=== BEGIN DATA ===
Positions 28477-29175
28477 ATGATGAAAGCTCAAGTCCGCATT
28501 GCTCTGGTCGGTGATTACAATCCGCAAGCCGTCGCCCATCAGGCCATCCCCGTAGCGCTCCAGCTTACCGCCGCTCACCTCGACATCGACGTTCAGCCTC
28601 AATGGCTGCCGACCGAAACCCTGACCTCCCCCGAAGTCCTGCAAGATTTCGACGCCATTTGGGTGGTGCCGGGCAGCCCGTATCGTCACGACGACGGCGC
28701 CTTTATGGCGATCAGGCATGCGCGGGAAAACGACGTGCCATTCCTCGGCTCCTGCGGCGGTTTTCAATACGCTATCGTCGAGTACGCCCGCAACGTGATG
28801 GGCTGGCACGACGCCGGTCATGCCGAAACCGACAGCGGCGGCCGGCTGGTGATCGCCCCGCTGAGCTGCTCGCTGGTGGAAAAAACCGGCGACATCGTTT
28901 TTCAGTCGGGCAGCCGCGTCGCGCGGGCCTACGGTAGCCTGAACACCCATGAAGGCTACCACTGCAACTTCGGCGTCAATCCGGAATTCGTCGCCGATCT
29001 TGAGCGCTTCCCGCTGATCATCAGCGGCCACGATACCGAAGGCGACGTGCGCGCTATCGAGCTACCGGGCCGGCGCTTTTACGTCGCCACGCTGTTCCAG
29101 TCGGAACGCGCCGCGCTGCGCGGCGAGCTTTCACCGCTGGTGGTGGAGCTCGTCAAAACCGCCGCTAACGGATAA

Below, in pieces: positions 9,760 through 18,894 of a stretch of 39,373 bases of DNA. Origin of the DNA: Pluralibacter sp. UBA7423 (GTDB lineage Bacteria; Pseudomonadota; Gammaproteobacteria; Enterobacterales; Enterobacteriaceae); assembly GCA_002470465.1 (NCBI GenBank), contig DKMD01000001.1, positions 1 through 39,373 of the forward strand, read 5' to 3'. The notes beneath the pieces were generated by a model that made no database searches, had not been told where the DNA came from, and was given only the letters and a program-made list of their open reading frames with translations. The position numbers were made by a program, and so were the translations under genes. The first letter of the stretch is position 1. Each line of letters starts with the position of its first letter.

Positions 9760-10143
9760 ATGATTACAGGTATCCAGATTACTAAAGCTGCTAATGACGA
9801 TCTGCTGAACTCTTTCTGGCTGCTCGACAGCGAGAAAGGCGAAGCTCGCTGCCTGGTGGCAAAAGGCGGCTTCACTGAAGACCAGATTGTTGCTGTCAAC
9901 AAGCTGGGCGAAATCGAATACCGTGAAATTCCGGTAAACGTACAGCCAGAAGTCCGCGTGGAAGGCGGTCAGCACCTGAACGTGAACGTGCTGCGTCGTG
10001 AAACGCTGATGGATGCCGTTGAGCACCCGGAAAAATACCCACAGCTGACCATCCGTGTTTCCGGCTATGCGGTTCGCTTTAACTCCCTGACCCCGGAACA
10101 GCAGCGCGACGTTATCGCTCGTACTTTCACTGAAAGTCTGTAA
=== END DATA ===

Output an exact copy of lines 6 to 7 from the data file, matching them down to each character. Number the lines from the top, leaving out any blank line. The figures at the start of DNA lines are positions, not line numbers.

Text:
28801 GGCTGGCACGACGCCGGTCATGCCGAAACCGACAGCGGCGGCCGGCTGGTGATCGCCCCGCTGAGCTGCTCGCTGGTGGAAAAAACCGGCGACATCGTTT
28901 TTCAGTCGGGCAGCCGCGTCGCGCGGGCCTACGGTAGCCTGAACACCCATGAAGGCTACCACTGCAACTTCGGCGTCAATCCGGAATTCGTCGCCGATCT